I don’t mind sharing that it has been an exhausting week. So much for the lazy hazy days of summer. Apologies for the missed postings – among other things the week involved travel in messy weather. Here inside the Beltway, we are anticipating the departure of our Congress, sending them home to you while we enjoy a city that for one brief month, is quite pleasant to navigate.
- A Second Approvable Letter Issued for Trexima – In what appears to be an on-going trend to not only approvable letters, but multiple approvable letters, GlaxoSmithKline and Pozen announced that they had received a second approvable letter for Trexima. According to the release, "[i]n January 2007, POZEN and GSK responded to the FDA’s first approvable letter, submitting additional safety data from clinical trials, data from GSK’s database, and additional in vitro preclinical data. In the second approvable letter, no additional information regarding the cardiovascular safety of Trexima was requested. The companies agreed to conduct a prospective study after approval to evaluate the effects on blood pressure during chronic, intermittent treatment." In this letter, "[t]he FDA has requested that POZEN further address the Agency’s concern, prior to approval, about the potential implications from one preclinical in vitro chromosomal aberration study (one of four standard genotoxicity assays) in which genotoxicity was seen for the combination of naproxen sodium and sumatriptan, but not with either component alone. None of the other three standard genotoxicity studies (Ames test, mouse lymphoma TK assay, in vivo mouse micronucleus assay) demonstrated any genotoxicity for the combination of naproxen sodium and sumatriptan. "
- Avandia Advisory Committee Meeting – A joint meeting of the Drug Safety Risk Management Committee and the Endocrinologic and Metabolic Drugs Advisory Committee resulted in an overwhelming vote that Avandia has some cardiovascular issues as well as an overwhelming vote to keep it on the market. The committee felt that they were operating on a lack of data to direct any action otherwise, adding that the product should have increased warnings, which was already in the works.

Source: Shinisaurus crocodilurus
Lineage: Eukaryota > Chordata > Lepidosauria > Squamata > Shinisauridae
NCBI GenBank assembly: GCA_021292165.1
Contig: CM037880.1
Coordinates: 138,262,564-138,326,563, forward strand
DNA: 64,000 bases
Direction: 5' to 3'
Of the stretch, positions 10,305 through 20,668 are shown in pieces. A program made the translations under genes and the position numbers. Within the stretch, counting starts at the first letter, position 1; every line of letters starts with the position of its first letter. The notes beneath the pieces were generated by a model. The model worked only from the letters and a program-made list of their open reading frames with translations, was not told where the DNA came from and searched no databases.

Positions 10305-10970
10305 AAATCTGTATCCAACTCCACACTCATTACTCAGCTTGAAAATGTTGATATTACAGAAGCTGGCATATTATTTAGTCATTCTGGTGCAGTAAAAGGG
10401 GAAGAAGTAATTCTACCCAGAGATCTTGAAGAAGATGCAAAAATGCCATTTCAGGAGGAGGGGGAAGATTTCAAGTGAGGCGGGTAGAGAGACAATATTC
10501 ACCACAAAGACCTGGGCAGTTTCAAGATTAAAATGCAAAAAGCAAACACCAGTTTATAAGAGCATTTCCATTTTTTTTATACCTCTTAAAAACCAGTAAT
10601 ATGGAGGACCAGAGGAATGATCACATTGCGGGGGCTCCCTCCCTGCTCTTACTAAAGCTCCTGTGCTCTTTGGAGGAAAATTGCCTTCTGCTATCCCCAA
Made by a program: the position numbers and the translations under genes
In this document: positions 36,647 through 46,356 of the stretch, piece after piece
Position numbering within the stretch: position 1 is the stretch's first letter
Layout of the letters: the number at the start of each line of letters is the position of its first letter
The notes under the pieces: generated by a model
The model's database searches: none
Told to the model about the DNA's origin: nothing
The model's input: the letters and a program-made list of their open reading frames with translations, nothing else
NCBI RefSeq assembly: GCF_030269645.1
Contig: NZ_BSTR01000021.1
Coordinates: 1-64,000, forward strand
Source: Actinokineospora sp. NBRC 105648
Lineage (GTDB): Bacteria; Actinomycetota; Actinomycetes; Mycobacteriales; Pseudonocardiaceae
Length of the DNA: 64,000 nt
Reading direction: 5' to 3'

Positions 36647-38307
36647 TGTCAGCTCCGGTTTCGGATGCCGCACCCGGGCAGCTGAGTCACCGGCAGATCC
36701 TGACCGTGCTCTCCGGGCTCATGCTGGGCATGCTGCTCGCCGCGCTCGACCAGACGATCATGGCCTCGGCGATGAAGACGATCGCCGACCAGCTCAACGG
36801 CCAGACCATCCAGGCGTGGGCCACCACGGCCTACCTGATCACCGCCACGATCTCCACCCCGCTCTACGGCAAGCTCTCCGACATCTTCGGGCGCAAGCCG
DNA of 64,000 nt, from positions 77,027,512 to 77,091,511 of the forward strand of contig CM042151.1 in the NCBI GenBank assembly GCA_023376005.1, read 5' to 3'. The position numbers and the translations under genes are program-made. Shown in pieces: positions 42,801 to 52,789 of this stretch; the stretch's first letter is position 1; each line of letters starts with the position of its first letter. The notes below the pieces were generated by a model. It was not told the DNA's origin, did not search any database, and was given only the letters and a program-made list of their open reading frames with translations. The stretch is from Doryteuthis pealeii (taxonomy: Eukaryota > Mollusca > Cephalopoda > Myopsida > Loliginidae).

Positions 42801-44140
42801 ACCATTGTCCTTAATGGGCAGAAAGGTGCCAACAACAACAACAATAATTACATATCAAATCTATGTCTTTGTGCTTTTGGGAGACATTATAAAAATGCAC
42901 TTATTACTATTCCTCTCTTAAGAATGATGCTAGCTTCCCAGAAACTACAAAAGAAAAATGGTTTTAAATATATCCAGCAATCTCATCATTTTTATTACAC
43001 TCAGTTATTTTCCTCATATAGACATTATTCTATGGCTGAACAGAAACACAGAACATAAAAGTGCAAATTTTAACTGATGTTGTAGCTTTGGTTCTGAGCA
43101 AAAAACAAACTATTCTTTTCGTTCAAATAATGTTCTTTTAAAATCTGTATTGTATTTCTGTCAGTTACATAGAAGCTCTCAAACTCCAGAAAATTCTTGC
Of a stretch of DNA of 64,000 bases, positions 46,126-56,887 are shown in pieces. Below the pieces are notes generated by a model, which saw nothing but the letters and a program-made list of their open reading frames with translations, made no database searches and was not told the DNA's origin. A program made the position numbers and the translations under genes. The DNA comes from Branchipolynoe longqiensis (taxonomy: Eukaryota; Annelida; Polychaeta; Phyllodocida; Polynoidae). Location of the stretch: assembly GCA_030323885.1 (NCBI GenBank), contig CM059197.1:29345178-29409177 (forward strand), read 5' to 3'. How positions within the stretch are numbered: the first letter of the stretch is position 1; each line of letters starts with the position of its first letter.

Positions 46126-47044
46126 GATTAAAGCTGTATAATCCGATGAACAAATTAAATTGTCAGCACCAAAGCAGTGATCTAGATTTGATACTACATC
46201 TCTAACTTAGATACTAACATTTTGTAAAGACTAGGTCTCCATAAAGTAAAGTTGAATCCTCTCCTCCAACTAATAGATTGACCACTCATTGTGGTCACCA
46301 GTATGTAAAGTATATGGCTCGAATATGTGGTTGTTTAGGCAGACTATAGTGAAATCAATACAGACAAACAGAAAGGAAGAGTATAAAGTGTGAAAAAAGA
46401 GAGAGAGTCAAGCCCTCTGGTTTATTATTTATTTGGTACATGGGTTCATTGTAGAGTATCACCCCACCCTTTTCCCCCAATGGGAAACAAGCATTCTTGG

- FDA, Defense Department Share Data to Enhance Medical Product Safety Reviews – In a release that was quite short on details and meaning, a new program of data sharing was announced between two agencies of the government that have seen their credibility erode over the past several years. The release says that "data" from the U.S. Military Health System will soon help the U.S. Food and Drug Administration make decisions affecting the safety and use of FDA-regulated products for all Americans. But it doesn’t say what kind of data or under what circumstances, only that the two agencies have "announced a partnership to share data and expertise related to the review and use of FDA-regulated drugs, biologics, and medical devices." This includes "general patient data such as prescriptions, lab results and patient weight will be used by the FDA to spot trends, which may identify potential concerns as well as recognize benefits of products." The release assures us that "the two agencies will protect all personal health information exchanged under the agreement, in accordance with federal law." This is according to a memo of understanding that is also short of explanation. Presumably this will help the agency in looking for post-marketing trends in actual use of newly approved drugs.
- FDA Announces Program to Enhance States’ Food Safety Programs – The agency this week launched a national program to bring about the adoption of more uniform, equivalent, and high quality regulatory programs by state agencies responsible for regulating facilities that manufacture, process, pack, or hold food under FDA’s jurisdiction. According to the release, currently, programmatic activities can vary from state to state and such variations can lead to inconsistencies in oversight of food safety. Adoption of voluntary standards for state regulatory programs will establish a uniform basis for measuring and improving the performance of state programs for regulating manufactured food and help the state and federal authorities reduce foodborne illness hazards in food facilities.
That’s it for this week. I, for one, plan on getting some rest this weekend. Hope you do too.